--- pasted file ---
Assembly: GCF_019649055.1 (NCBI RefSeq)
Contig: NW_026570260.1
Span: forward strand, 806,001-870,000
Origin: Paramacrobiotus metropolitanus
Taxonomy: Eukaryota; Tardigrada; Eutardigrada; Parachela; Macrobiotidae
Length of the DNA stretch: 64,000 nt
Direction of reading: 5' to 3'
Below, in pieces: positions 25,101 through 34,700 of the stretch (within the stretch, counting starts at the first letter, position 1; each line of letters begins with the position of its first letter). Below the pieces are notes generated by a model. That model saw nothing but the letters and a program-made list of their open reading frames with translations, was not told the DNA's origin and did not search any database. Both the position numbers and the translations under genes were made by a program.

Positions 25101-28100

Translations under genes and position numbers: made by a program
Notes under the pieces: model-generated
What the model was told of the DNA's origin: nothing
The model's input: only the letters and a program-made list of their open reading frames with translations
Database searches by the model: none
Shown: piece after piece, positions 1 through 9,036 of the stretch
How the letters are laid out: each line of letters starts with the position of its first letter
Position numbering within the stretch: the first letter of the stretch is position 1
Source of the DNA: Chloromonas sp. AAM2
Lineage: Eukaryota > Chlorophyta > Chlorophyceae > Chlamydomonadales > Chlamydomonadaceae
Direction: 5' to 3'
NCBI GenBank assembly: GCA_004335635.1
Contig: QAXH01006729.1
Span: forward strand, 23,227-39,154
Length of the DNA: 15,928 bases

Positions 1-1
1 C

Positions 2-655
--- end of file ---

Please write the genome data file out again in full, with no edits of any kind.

Assembly: GCF_019649055.1 (NCBI RefSeq)
Contig: NW_026570260.1
Span: forward strand, 806,001-870,000
Origin: Paramacrobiotus metropolitanus
Taxonomy: Eukaryota; Tardigrada; Eutardigrada; Parachela; Macrobiotidae
Length of the DNA stretch: 64,000 nt
Direction of reading: 5' to 3'
Below, in pieces: positions 25,101 through 34,700 of the stretch (within the stretch, counting starts at the first letter, position 1; each line of letters begins with the position of its first letter). Below the pieces are notes generated by a model. That model saw nothing but the letters and a program-made list of their open reading frames with translations, was not told the DNA's origin and did not search any database. Both the position numbers and the translations under genes were made by a program.

Positions 25101-28100

Translations under genes and position numbers: made by a program
Notes under the pieces: model-generated
What the model was told of the DNA's origin: nothing
The model's input: only the letters and a program-made list of their open reading frames with translations
Database searches by the model: none
Shown: piece after piece, positions 1 through 9,036 of the stretch
How the letters are laid out: each line of letters starts with the position of its first letter
Position numbering within the stretch: the first letter of the stretch is position 1
Source of the DNA: Chloromonas sp. AAM2
Lineage: Eukaryota > Chlorophyta > Chlorophyceae > Chlamydomonadales > Chlamydomonadaceae
Direction: 5' to 3'
NCBI GenBank assembly: GCA_004335635.1
Contig: QAXH01006729.1
Span: forward strand, 23,227-39,154
Length of the DNA: 15,928 bases

Positions 1-1
1 C

Positions 2-655